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, 4 (9), e1000193

Novel Mutations in TARDBP (TDP-43) in Patients With Familial Amyotrophic Lateral Sclerosis


Novel Mutations in TARDBP (TDP-43) in Patients With Familial Amyotrophic Lateral Sclerosis

Nicola J Rutherford et al. PLoS Genet.


The TAR DNA-binding protein 43 (TDP-43) has been identified as the major disease protein in amyotrophic lateral sclerosis (ALS) and frontotemporal lobar degeneration with ubiquitin inclusions (FTLD-U), defining a novel class of neurodegenerative conditions: the TDP-43 proteinopathies. The first pathogenic mutations in the gene encoding TDP-43 (TARDBP) were recently reported in familial and sporadic ALS patients, supporting a direct role for TDP-43 in neurodegeneration. In this study, we report the identification and functional analyses of two novel and one known mutation in TARDBP that we identified as a result of extensive mutation analyses in a cohort of 296 patients with variable neurodegenerative diseases associated with TDP-43 histopathology. Three different heterozygous missense mutations in exon 6 of TARDBP (p.M337V, p.N345K, and p.I383V) were identified in the analysis of 92 familial ALS patients (3.3%), while no mutations were detected in 24 patients with sporadic ALS or 180 patients with other TDP-43-positive neurodegenerative diseases. The presence of p.M337V, p.N345K, and p.I383V was excluded in 825 controls and 652 additional sporadic ALS patients. All three mutations affect highly conserved amino acid residues in the C-terminal part of TDP-43 known to be involved in protein-protein interactions. Biochemical analysis of TDP-43 in ALS patient cell lines revealed a substantial increase in caspase cleaved fragments, including the approximately 25 kDa fragment, compared to control cell lines. Our findings support TARDBP mutations as a cause of ALS. Based on the specific C-terminal location of the mutations and the accumulation of a smaller C-terminal fragment, we speculate that TARDBP mutations may cause a toxic gain of function through novel protein interactions or intracellular accumulation of TDP-43 fragments leading to apoptosis.

Conflict of interest statement

The authors have declared that no competing interests exist.


Figure 1
Figure 1. Missense mutations identified in TARDBP in familial ALS patients.
(A) Pedigrees showing family history of ALS for three probands carrying TARDBP mutations. Black symbols represent patients affected with ALS; white symbols represent unaffected individuals. Pedigrees are constructed based on family history data provided by the NINDS Human Genetics Resource Center DNA and Cell Line Repository ( The alive/dead status of individuals is unknown. Arrowheads indicate the probands. The onset age of ALS symptoms and the TARDBP mutation identified are included below each proband. (B) DNA sequence traces observed in a sample from the proband of each family. The observed single base substitution and predicted amino acid change are indicated below each chromatogram. cDNA numbering is according to the largest TARDBP transcript (NM_007375.3) and starting at the translation initiation codon. Protein numbering is relative to the largest TDP-43 isoform (NP_031401.1).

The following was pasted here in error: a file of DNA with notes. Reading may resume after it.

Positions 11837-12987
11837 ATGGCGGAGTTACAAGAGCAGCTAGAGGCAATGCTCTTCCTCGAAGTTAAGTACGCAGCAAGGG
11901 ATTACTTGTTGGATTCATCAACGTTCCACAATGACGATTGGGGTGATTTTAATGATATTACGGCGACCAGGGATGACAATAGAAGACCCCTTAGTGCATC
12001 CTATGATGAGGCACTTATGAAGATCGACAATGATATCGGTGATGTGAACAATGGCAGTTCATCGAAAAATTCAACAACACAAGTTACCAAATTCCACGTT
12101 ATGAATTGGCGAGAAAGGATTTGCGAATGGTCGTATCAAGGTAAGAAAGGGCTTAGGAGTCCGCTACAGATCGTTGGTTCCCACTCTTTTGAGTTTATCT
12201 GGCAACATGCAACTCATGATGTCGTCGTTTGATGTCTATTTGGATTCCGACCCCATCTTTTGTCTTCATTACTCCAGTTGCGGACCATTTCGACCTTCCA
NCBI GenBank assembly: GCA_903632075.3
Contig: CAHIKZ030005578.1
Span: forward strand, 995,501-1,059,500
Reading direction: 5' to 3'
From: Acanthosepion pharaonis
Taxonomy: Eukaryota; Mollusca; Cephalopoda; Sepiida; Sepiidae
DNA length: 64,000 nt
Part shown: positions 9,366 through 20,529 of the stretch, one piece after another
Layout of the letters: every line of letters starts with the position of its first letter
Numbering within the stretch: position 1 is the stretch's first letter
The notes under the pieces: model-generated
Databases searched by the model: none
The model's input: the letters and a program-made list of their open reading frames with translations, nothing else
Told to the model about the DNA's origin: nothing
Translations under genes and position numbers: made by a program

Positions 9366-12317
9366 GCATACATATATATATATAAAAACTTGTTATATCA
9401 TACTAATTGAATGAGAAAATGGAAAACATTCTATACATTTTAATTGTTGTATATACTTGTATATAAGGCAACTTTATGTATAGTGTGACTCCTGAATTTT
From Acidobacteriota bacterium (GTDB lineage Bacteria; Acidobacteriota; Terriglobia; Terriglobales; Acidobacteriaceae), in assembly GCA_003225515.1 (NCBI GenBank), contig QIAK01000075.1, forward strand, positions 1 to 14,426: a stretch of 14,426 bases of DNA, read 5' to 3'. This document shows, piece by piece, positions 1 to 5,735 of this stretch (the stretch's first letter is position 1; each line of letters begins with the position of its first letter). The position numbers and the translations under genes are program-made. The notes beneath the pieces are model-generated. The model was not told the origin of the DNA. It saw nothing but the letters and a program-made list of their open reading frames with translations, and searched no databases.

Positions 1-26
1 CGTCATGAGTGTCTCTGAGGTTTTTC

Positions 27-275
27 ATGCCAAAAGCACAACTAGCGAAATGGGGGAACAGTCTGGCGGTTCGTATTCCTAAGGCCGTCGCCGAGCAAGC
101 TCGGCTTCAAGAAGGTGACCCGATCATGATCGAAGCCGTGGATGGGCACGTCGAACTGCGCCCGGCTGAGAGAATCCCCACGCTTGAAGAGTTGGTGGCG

Figure 2
Figure 2. Overview of mutations identified to date in TARDBP.
Schematic overview of the 7 TARDBP exons showing coding regions in dark blue and non-coding regions in light blue (top). The TDP-43 protein structure with location of the conserved domains is shown with protein numbering according to the largest isoforms NP_031401.1 (middle). Protein sequence alignment shows strong conservation in the C-terminal region of TDP-43 (bottom). Colored boxes indicate the position of known and novel TDP-43 mutations identified in sporadic (orange) and familial (red) ALS patients. TDP-43 mutations identified in this study are underlined. Orange and red lines in TARDBP gene and TDP-43 protein indicate approximate positions of the mutations. RRM = RNA recognition motif.
Figure 3
Figure 3. Biochemical analysis of TDP-43 in lymphoblastoid cell lines of TARDBP mutation carriers.
Western blot analyses of protein lysates derived from lymphoblastoid cell lines from 3 familial ALS patients carrying different TARDBP mutations (p.M337V, p.N345K and p.I383V), 2 ALS patients (1 and 2) without TARDBP mutations and 5 healthy control individuals (Control 1–5). In lymphoblastoid cell lines derived from TARDBP mutation carriers and sporadic ALS patients an accumulation of 2 smaller C-terminal fragments of TDP-43 protein of approximately 35 and 25 kDa was observed in detergent-insoluble fractions treated with the proteasome inhibitor, MG-132. In lymphoblastoid cell lines derived from control individuals the levels of the 35 kDa fragment were substantially lower, and the 25 kDa fragment was mostly undetectable. Membranes from the soluble fraction were reprobed for beta-actin to monitor protein loading.
Figure 4
Figure 4. Proteasome inhibition increases the proteolytic cleavage of TDP-43.
Western blot analyses of H4 neuroglioma cells treated with the proteasome inhibitor, PSI (10 µM, 24 hours) and a pan-caspase inhibitor, Z-VAD-FMK (100 µM, 24 hours) separately or in combination. Treatment with PSI revealed an increase in proteolytic cleavage of TDP-43 fragments (35 and 25 kDa) and an increase in caspase-3 activity. Treatment with a pan-caspase inhibitor suppressed PSI-induced TDP-43 cleavage and caspase-3 activity. HSP70 levels were increased after PSI treatment and the levels persisted in the presence of a pan-caspase inhibitor. Similar results were obtained in 3 independent experiments.

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